UPDATE 1-Argentine assets rise on death of ex-President Kirchner

(Updates with comment, background, market prices)

By Daniel Bases

NEW YORK, Oct 27 (BestGrowthStock) – Argentine shares and bonds
rose on Wednesday after the death of political heavyweight and
former President Nestor Kirchner removed a market-unfriendly
contender from the country’s 2011 election campaign.

Investors immediately bid higher Argentine credit and
equity-related assets following the news Kirchner, 60, husband
and predecessor to current President Cristina Fernandez, died
of a heart attack on Wednesday. For related stories

“Sincerely, for Argentina and from a market perspective
there is nothing better than knowing that Kirchner will be out
of the presidential race of next year. For years his
confrontational, resentful style towards investors, companies
and bond holdouts deprived Argentina of much-needed capital,”
said Roberto Sanchez-Dahl, who oversees $1.1 billion in
emerging market debt for Pittsburgh-based Federated Investment
Management. Federated manages nearly $337 billion in assets.

In Argentina, Latin America’s third largest economy, a
market holiday muted local prices. But in global markets, the
country’s five-year credit default swaps spread narrowed by 54
basis points to 644 basis points, according to data provider
Markit. Shares of Argentine companies listed in New York surged
on the news. BNY Mellon’s Argentina ADR index (.BKAR: ) rose as
much as 13 percent before easing back to a 6.91 percent rise.

While no longer president, Kirchner’s influence in shaping
policy within his wife’s center-left administration was
formidable. His combative and outspoken criticism of big
business and political rivals did not endear him to
international investors. Kirchner was widely expected to run
for re-election in 2011.

“This reduces political risks. If there is a possibility
that this could lead to a more market-friendly and transparent
leadership in time,” said Richard Segal, analyst Knight
Libertas in London.

Argentina is still wrestling with fallout from its $100
billion sovereign default in 2002. Kirchner, president from
2003 to 2007, refused to settle with hold-out investors who
sued the government over the default. The move stopped
Argentina freely raising capital in international markets.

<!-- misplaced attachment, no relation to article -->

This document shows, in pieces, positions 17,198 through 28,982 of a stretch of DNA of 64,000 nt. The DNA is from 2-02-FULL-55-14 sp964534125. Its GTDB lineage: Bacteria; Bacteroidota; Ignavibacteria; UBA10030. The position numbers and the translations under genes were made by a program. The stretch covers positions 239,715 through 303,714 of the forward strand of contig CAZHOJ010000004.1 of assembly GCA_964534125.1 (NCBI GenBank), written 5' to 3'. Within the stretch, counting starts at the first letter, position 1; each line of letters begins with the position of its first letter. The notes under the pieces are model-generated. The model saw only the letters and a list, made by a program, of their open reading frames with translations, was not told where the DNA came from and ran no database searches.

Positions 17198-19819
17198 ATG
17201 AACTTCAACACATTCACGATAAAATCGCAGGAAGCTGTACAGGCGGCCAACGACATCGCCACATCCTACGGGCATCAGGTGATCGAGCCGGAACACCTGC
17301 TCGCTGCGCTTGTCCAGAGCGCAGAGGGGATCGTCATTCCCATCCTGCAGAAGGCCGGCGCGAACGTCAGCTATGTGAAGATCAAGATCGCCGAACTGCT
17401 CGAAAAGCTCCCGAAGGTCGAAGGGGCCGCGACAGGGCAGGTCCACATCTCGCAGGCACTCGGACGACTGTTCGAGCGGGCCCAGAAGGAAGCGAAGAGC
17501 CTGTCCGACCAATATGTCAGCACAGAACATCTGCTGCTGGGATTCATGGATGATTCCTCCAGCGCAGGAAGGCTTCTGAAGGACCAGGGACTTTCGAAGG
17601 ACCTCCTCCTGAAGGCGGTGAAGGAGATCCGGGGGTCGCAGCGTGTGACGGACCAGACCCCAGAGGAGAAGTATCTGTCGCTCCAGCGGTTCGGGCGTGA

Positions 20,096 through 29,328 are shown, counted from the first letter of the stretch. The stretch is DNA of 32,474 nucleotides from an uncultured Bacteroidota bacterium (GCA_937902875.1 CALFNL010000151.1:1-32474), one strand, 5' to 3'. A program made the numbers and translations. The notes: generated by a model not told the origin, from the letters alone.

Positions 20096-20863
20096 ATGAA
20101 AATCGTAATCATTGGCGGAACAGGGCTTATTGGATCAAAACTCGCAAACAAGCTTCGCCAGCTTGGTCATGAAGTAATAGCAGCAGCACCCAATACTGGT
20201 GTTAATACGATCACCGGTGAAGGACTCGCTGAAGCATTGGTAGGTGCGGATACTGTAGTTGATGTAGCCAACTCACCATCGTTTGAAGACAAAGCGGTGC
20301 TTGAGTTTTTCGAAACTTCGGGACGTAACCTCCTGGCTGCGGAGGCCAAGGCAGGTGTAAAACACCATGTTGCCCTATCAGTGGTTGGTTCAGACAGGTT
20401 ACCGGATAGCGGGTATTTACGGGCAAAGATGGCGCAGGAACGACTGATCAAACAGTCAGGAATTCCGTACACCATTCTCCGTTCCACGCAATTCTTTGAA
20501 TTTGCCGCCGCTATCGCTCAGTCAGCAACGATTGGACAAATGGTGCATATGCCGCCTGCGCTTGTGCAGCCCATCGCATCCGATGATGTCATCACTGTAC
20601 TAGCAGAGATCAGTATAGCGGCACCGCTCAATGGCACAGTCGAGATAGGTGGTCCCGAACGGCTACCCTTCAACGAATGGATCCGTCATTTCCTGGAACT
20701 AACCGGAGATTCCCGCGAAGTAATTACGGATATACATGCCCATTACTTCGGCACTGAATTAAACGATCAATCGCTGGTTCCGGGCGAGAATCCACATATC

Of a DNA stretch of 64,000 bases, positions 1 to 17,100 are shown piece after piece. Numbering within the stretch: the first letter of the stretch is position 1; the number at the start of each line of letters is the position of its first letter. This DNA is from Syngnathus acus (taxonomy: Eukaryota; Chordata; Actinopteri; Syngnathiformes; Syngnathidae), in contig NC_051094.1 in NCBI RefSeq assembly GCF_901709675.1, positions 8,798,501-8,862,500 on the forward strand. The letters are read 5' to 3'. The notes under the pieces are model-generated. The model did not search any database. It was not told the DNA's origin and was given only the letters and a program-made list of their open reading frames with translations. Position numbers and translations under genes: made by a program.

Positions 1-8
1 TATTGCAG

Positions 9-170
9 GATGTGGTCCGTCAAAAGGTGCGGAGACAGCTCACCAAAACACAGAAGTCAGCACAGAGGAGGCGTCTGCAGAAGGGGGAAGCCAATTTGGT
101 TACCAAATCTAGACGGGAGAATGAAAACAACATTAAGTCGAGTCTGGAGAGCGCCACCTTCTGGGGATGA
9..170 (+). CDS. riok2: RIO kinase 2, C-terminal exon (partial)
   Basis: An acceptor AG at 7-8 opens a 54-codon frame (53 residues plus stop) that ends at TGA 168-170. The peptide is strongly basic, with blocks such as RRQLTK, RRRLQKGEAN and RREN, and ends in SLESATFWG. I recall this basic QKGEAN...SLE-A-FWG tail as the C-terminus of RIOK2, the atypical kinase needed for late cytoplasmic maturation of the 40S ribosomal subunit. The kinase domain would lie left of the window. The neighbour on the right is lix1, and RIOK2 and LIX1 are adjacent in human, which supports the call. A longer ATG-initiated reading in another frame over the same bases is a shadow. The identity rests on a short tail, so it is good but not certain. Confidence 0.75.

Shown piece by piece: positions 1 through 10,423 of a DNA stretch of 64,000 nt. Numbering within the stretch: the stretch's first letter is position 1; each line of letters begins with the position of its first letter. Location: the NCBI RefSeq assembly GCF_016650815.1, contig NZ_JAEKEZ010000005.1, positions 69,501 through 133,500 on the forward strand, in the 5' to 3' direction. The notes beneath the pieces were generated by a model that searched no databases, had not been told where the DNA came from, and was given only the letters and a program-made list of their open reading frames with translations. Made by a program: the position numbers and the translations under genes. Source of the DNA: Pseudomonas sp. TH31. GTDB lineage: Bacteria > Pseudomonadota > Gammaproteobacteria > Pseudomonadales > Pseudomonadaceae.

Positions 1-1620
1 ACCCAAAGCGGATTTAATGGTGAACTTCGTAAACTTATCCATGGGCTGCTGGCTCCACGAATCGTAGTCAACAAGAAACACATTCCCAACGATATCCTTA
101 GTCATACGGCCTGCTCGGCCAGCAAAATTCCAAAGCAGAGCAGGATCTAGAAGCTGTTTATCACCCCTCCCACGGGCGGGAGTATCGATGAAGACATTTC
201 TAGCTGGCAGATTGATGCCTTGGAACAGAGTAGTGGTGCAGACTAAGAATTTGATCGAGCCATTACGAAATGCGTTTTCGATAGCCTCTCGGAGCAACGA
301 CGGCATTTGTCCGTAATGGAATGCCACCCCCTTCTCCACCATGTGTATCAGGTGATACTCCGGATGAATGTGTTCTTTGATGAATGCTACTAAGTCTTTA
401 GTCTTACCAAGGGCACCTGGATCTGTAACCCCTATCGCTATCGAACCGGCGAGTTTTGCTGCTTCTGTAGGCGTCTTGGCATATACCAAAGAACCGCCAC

The nation’s credit rating only recently came off the
bottom rung as the nation moved to clean up defaulted bonds, a
process it has yet to complete.

As a populist president, Kirchner oversaw Argentina’s
recovery from the 2001-02 economic collapse. Many Argentines
credit him with fighting poverty and unemployment in a country
that is the world’s largest exporter of soy oil and third
biggest soybean exporter.

“From a world view you tie that with their friendship with
(leftist Venezuelan President Hugo) Chavez and that from a
market standpoint is seen a bit anti business,” said Bryant
Evans, portfolio manager at Cozad Asset Management, in
Champaign, Illinois.

The accuracy of government economic statistics became
widely questioned during Kirchner’s time in office, and remains
so today.

“One aspect that will be interesting to know is whether his
death will help sweep away all the cronies. If it opens the
door for a clean-up of the administration, then I would think
this adds one positive to the credit,” said Jean-Dominique
Butikofer, who manages $850 million in emerging market bonds
for UBP Asset Management in Zurich.

Argentina’s restructured U.S. dollar-denominated debt rose
on Wednesday. The 2033 Global Discount bonds were bid up 3.062
points in price to 92.25 (ARGGLB33=RR: ). The 2038 Par bonds were
bid up 0.812 points in price to 44.625 (ARGGLB38=RR: ).

The spread between the yield on benchmark Argentine bonds
and comparable U.S. Treasuries narrowed by 51 basis points to
530 basis points, with total returns up 4.19 percent, according
to the benchmark JP Morgan Emerging Markets Bond Index Plus

(Additional reporting by Rodrigo Campos in New York,
Guillermo Parra Bernal in Sao Paulo and Sujata Rao-Coverley in
London; Editing by Andrew Hay)

UPDATE 1-Argentine assets rise on death of ex-President Kirchner